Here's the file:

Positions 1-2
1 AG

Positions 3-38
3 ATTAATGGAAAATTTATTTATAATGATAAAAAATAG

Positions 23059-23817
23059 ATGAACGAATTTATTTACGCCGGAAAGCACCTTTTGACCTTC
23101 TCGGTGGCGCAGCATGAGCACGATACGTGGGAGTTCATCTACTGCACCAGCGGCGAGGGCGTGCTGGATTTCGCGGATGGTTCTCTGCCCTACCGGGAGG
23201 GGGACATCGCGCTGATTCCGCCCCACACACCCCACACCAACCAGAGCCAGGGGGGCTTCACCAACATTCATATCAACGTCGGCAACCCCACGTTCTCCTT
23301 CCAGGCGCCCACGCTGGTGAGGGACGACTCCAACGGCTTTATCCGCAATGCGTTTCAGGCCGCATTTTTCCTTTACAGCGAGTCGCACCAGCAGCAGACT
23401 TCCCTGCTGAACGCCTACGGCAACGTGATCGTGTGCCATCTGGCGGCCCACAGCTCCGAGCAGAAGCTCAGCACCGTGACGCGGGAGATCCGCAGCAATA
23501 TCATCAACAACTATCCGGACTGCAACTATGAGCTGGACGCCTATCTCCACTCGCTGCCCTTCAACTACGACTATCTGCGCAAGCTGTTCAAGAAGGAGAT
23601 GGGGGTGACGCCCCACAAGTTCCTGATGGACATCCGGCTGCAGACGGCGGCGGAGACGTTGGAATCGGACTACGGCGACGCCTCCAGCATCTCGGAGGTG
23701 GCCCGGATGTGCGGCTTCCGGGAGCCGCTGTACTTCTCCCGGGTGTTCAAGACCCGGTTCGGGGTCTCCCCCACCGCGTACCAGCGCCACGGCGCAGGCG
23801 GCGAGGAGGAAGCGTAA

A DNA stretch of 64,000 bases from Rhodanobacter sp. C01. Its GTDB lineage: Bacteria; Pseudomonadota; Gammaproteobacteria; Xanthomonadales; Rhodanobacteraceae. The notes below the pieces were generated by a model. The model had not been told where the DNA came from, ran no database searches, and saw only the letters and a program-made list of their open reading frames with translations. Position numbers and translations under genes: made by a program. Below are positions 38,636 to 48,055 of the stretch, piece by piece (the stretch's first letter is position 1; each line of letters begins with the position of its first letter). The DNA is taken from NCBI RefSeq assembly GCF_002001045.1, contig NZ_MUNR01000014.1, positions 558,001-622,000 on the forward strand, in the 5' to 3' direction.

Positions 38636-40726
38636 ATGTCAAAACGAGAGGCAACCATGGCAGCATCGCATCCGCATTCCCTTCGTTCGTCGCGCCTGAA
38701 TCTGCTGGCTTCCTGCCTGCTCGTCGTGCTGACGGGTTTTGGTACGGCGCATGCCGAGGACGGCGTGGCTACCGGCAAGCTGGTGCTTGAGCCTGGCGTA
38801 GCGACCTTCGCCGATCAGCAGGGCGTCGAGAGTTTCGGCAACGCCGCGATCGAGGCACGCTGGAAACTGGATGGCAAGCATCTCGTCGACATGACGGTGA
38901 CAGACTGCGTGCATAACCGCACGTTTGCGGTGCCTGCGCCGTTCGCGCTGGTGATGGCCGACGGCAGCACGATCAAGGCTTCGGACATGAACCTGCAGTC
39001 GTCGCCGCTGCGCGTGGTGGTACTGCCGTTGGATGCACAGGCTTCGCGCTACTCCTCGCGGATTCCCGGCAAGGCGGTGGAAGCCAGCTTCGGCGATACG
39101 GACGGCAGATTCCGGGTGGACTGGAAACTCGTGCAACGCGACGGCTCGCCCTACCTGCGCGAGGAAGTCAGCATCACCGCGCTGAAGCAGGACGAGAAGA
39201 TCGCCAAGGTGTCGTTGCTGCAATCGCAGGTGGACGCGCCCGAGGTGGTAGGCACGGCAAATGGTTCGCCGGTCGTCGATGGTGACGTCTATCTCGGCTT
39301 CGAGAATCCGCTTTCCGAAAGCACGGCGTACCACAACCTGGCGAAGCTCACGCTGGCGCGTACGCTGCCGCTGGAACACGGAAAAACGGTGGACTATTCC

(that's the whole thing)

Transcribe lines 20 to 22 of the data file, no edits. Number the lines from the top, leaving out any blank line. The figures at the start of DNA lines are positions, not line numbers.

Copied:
38901 CAGACTGCGTGCATAACCGCACGTTTGCGGTGCCTGCGCCGTTCGCGCTGGTGATGGCCGACGGCAGCACGATCAAGGCTTCGGACATGAACCTGCAGTC
39001 GTCGCCGCTGCGCGTGGTGGTACTGCCGTTGGATGCACAGGCTTCGCGCTACTCCTCGCGGATTCCCGGCAAGGCGGTGGAAGCCAGCTTCGGCGATACG
39101 GACGGCAGATTCCGGGTGGACTGGAAACTCGTGCAACGCGACGGCTCGCCCTACCTGCGCGAGGAAGTCAGCATCACCGCGCTGAAGCAGGACGAGAAGA